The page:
Pro-Palestinian students got trounced on an Israel-related stock divestment vote recently at the University of Michigan. The student government’s 25 to 9 vote against their proposal wasn’t even close.
Yet Students Allied for Freedom and Equality, the student group that put forth the proposal, declared the defeat a terrific victory. And they may be right.
I sat toward the front of the campus ballroom where the March 25 vote was held, among Palestinians, some in keffiyehs and hijabs, but also many other students from a diversity of racial and ethnic groups. Towards the back, a smaller number of Jewish students waited wearing maize and blue — the University of Michigan’s school colors — to attest their opposition to divestment and support for a unified campus.
All 375 chairs in the ballroom gallery were filled and hundreds more students were refused entry because of fire code restrictions. About 200 students were placed in an adjacent screening room where they and over 2,000 others at home tuned in to a live-stream of the event.
What I was witnessing was the first true campus-wide discussion of Israel’s occupation of the West Bank and its alleged violations of Palestinian human rights. And it was a discussion that had grown to involve hundreds, and maybe thousands, of students.
One week earlier, in the same room, the Central Student Government had voted 21 to 15 to indefinitely table the same controversial divestment resolution, refusing to bring it to a vote. The next night SAFE and its supporters launched an indefinite sit-in at the CSG chambers above the ballroom, demanding that the student government consider their proposal. For six days they remained in the chambers, leaving only at night when the building closed at 2 a.m. and returning in the morning.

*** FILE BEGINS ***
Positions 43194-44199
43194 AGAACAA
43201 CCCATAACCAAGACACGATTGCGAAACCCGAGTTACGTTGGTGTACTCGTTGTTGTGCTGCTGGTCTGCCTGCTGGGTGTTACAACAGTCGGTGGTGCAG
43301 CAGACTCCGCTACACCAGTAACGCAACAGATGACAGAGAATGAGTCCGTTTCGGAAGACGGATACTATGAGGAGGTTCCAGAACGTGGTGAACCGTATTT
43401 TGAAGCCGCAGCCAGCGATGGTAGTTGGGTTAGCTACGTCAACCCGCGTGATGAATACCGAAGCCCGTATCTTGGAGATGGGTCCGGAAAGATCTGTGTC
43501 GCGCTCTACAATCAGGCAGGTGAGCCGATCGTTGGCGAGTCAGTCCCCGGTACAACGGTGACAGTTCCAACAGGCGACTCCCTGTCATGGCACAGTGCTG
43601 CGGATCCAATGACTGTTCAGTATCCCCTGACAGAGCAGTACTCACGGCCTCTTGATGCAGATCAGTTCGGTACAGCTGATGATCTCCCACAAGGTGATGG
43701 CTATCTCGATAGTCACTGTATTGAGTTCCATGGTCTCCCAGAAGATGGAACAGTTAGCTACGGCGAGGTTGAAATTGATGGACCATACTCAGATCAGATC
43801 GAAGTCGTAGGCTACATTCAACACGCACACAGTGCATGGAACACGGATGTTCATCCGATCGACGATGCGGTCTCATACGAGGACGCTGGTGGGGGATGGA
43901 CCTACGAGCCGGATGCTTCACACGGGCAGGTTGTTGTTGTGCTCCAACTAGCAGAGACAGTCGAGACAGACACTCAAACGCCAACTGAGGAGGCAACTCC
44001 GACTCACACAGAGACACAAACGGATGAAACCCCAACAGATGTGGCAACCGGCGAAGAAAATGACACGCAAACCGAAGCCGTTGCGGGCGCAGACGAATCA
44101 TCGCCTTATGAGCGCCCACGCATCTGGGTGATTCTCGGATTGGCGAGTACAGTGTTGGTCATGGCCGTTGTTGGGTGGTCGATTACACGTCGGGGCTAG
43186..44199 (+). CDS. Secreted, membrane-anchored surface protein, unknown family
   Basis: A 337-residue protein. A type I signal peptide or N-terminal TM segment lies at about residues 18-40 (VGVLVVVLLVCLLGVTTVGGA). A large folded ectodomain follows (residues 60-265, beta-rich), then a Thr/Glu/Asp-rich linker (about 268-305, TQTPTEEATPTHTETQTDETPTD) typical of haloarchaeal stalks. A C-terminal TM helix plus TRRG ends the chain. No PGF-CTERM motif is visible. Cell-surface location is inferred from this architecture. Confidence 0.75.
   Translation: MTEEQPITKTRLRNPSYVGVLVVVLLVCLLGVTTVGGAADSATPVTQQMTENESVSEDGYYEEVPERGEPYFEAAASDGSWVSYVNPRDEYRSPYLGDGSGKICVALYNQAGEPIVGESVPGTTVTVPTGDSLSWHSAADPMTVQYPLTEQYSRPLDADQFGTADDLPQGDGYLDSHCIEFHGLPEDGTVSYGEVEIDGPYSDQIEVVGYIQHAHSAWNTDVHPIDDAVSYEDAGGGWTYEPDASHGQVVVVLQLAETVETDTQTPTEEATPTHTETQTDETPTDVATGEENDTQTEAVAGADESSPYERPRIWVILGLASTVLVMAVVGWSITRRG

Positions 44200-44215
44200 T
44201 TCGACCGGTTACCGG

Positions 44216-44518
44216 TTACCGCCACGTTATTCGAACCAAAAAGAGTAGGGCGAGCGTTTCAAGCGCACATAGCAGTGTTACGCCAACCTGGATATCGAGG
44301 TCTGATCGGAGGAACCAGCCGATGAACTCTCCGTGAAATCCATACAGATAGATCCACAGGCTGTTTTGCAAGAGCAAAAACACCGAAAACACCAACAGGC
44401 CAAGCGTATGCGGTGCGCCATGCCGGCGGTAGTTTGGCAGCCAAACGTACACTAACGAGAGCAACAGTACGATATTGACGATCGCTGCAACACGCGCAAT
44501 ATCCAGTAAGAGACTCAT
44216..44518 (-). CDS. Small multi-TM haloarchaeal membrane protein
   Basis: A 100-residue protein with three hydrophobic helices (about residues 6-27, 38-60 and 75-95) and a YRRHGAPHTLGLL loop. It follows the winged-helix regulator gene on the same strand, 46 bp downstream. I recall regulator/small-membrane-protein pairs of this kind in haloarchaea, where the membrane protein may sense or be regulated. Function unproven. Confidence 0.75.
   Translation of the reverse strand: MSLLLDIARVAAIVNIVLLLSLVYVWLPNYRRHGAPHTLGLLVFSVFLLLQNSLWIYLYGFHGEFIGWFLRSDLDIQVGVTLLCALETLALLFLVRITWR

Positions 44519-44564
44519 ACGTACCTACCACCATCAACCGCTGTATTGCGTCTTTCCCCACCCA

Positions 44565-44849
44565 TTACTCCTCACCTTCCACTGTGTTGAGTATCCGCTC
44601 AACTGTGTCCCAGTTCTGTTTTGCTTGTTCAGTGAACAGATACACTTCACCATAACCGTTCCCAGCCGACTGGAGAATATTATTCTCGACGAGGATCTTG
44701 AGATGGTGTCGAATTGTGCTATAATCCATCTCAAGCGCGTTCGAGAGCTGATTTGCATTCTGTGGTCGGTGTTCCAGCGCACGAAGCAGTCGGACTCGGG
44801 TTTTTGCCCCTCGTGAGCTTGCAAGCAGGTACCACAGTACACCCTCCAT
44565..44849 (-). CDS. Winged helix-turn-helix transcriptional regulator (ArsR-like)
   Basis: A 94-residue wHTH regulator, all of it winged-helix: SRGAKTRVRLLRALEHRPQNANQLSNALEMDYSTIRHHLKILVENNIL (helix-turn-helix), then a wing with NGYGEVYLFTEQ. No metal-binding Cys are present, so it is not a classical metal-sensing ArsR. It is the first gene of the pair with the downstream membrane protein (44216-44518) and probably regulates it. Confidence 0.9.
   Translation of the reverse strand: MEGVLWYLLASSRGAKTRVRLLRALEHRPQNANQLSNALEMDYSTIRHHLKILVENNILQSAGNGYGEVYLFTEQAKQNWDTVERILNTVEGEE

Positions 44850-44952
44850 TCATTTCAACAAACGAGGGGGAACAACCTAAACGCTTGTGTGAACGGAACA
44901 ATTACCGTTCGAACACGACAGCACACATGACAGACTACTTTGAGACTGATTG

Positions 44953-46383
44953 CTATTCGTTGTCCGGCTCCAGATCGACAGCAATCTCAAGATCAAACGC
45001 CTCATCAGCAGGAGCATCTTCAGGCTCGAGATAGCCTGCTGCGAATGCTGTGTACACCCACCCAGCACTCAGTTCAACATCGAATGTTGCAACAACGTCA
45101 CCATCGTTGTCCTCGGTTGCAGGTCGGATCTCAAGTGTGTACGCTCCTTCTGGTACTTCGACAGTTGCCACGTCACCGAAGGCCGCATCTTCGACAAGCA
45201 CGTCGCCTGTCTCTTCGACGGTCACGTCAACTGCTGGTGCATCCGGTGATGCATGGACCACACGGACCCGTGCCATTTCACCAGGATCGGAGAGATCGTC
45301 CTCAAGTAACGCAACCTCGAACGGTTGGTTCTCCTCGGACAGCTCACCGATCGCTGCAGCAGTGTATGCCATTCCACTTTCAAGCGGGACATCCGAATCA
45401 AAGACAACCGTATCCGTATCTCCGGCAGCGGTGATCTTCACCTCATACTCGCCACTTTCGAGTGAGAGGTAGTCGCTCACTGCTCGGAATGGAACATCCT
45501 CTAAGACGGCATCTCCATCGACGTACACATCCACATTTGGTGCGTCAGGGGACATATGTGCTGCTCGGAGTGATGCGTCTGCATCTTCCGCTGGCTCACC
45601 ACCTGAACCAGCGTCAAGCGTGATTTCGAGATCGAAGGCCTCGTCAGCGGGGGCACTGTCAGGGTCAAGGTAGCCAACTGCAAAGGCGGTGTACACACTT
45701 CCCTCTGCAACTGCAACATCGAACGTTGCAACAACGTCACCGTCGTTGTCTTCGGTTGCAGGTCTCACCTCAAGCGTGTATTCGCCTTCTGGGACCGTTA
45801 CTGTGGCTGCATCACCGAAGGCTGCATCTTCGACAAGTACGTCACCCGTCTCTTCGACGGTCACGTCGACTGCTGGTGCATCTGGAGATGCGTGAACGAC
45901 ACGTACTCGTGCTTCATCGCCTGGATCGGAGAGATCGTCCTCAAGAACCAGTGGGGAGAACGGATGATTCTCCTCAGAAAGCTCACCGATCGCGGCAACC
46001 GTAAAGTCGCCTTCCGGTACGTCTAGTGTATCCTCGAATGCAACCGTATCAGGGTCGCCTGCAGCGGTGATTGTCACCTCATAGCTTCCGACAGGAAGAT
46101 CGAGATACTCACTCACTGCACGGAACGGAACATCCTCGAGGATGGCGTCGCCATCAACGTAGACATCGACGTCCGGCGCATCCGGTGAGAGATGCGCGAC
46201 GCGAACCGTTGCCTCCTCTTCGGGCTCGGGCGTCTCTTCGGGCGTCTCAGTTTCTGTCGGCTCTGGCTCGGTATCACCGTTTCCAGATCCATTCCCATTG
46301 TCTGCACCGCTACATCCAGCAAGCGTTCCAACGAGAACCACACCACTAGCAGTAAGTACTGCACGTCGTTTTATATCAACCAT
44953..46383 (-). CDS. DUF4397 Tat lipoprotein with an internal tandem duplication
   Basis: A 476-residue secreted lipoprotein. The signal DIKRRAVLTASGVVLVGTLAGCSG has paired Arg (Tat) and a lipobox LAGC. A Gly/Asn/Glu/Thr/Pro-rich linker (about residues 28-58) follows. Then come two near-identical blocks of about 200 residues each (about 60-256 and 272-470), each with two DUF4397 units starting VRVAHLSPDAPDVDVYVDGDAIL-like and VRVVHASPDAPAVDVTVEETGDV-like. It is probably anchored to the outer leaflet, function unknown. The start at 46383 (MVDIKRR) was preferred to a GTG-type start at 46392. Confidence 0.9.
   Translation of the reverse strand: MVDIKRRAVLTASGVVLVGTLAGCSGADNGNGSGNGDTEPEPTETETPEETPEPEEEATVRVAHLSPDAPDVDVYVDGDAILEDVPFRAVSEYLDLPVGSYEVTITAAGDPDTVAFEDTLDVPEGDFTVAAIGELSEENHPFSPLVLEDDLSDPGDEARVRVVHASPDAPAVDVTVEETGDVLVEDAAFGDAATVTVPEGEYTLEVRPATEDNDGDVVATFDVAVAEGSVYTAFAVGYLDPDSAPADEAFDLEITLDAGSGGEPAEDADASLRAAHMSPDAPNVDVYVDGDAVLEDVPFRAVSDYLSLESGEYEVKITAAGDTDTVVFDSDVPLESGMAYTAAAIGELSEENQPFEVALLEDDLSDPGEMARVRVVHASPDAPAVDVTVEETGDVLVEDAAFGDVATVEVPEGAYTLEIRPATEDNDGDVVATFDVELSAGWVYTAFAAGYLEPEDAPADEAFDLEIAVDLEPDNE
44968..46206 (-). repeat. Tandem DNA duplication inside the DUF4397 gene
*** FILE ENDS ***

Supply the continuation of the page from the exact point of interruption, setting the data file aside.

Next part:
The student sit-in, with its echoes from the 1960’s, sparked off waves of tension on every side, especially for Jews, who constitute about 10% of the student body, and Arabs, who are also well represented. (Dearborn, Mich. is home to the largest Arab American population in the United States.)
The majority among the CSG members felt that the question of divestment and issues related to Israel and the Middle East were beyond the scope of student government. After the vote, some CSG members said they received threatening messages through social media and in-person. One student government representative, Chris Mays, said he felt unsafe attending class all week due to these threats. But SAFE denied any connection to these messages. And SAFE activists reported receiving threats and racist messages themselves. SAFE’s several hundred members, meanwhile, felt silenced and protested. They blamed CSG’s tabling of their proposal for contributing to a hateful climate.
The sit-in continued over several days amid mounting tensions, and on the weekend of March 21 school administrators got involved, speaking both with SAFE activists and Hillel members. E. Royster Harper, UM’s vice president for student life, emerged from a meeting with SAFE students at their sit-in site, and told The Michigan Daily, the campus newspaper, that she was “a little surprised that people have been talking about this as a violent movement; it’s just not the case. It has been just what you would expect from smart U of M students that are passionate about an important issue.”
The following Monday, CSG president Michael Proppe issued a statement apologizing for making SAFE students feel silenced and promising to support reconsideration of the group’s divestment proposal at CSG’s next meeting.